Welcome to the second part of our series explaining the tricks of the age pension system.
Remember, you are tested under both an income and an assets test, and the one that produces the least pension is the one used. There is age pension calculator and a deeming calculator on my website noelwhittaker.com.au
Most wealthier pensioners are asset tested, yet I keep receiving emails from them asking if it's okay to earn some more money. Of course it is - the income test is not relevant if you are asset tested.
A single person with assets of $540,000 receiving a pension of $136.70 a fortnight could have assessable income of $45,000 a year including their deemed income, and employment income, without affecting their pension because they would still be asset tested.
Your own home is not assessable, but your furniture fittings and vehicles are assets tested. Many pensioners fall into the trap of valuing them at replacement value.
This could cost them heavily because every $10,000 of excess assets reduces the pension by $780 a year. Make sure these assets are valued at garage sale value, not replacement value.
There is no penalty for spending money on holidays, living expenses and renovating the family home. But don't do this just to increase your pension.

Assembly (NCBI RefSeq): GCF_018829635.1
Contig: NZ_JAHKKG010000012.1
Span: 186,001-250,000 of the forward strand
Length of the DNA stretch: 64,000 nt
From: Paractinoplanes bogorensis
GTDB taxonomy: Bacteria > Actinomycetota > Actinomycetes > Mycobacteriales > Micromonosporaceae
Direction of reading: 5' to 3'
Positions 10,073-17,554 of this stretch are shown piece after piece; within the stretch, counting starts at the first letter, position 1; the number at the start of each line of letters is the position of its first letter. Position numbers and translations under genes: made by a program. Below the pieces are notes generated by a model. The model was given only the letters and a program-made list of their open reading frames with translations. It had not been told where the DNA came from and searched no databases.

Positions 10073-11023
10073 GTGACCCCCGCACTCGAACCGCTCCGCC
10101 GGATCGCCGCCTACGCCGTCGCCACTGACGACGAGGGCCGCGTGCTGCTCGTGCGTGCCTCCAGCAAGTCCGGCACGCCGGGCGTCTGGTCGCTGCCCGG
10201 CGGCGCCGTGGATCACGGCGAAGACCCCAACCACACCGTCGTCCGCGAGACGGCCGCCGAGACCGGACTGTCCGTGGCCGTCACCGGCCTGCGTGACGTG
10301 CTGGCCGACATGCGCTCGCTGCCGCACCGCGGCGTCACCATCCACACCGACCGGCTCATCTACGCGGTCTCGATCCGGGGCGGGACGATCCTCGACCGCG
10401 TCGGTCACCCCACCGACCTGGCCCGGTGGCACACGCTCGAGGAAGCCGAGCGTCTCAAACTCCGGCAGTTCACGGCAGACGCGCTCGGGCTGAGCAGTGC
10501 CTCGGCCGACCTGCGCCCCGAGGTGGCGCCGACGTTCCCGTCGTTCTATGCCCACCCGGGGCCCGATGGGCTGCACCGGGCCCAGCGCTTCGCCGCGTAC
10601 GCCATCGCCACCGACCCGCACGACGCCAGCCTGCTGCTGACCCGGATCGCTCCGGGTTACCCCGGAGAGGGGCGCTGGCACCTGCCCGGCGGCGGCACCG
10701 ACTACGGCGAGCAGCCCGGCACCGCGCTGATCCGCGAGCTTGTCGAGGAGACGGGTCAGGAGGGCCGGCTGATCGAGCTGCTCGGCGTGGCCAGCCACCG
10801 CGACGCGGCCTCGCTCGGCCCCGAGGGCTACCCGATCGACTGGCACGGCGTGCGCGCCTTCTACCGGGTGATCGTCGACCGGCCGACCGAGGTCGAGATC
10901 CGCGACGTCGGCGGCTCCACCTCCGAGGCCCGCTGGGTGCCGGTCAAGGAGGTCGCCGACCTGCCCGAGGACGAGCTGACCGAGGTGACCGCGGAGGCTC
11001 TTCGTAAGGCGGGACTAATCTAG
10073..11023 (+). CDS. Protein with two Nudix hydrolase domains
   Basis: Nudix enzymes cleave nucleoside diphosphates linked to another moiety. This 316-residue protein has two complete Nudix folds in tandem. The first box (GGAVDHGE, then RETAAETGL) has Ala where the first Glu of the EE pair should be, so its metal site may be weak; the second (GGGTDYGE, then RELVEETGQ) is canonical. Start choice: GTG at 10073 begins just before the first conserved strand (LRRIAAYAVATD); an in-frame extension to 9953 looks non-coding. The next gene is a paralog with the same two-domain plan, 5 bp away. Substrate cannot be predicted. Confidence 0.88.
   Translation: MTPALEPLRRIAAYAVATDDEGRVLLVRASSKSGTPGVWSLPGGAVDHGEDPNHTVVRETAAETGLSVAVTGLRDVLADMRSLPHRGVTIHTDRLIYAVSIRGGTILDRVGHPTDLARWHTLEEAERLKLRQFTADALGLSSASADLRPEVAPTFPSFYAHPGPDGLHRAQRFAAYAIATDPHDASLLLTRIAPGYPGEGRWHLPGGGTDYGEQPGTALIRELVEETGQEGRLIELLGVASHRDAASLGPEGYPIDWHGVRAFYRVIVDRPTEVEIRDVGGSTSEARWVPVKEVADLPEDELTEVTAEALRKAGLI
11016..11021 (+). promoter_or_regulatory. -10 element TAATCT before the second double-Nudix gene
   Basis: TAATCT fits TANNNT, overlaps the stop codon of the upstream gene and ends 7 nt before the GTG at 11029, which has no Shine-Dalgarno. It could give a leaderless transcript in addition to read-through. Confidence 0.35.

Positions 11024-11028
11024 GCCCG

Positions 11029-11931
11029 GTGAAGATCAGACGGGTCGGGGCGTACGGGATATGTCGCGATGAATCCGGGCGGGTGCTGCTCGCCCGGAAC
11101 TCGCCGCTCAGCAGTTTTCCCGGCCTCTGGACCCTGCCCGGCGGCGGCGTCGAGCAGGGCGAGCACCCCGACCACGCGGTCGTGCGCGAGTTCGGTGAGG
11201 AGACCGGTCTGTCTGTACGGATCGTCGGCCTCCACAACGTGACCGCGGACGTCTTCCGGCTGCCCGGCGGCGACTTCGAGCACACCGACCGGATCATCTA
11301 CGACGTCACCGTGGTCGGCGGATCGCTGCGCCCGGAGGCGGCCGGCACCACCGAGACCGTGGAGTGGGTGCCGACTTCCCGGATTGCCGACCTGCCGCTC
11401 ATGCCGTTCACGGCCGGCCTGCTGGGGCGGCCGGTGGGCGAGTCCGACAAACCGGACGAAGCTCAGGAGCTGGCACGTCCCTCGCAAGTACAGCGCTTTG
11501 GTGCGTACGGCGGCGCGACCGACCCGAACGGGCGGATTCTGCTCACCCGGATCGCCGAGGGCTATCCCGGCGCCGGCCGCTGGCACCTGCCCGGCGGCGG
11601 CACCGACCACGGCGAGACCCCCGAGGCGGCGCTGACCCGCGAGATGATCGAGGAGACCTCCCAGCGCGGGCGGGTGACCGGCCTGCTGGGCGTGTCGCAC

Think about it, if you spend $100,000 renovating your home your pension may increase by just $7800 a year - but it would take almost 13 years of the increased pension to get the $100,000 back. Of course, the benefit of money spent should be taken into account too - money on improving your house, or travelling could have huge benefits for you. The main thing is not to spend money with the sole purpose of getting a bigger age pension.
Each year on March 20 and September 20 Centrelink values your market-linked investments, such as shares and managed investments, based on the latest unit prices held by them.
These investments are also revalued when you advise of a change to your investment portfolio or when you request a revaluation of your shares and managed investments. If the value of your investments has fallen, there may be an increase in your payment - if the value of your investments has increased, then your payment may go down.
The rules are in favour of pensioners. If the value of your portfolio arises because of market movements you are not required to advise Centrelink of the change - it will happen automatically at the next six-monthly revaluation. However, if your portfolio falls you have the ability to notify Centrelink immediately.
You can reduce your assets by giving money away but seek advice. The Centrelink rules only allow gifts of $10,000 in a financial year with a maximum of $30,000 over five years. Using these rules you could gift away $10,000 before June 30 and $10,000 just after it, and so reduce assessable assets by $20,000.
There is devil in the detail. If a member of a couple has not reached pensionable age it's prudent, if appropriate, to keep as much of the superannuation in the younger person's name because then it is exempt from assessment by Centrelink. However, the moment that fund is moved to pension mode, it's assessable irrespective of the age of the member.
A common trap is when a loan is used to purchase an investment property with the loan secured by a mortgage against the pensioners own residence.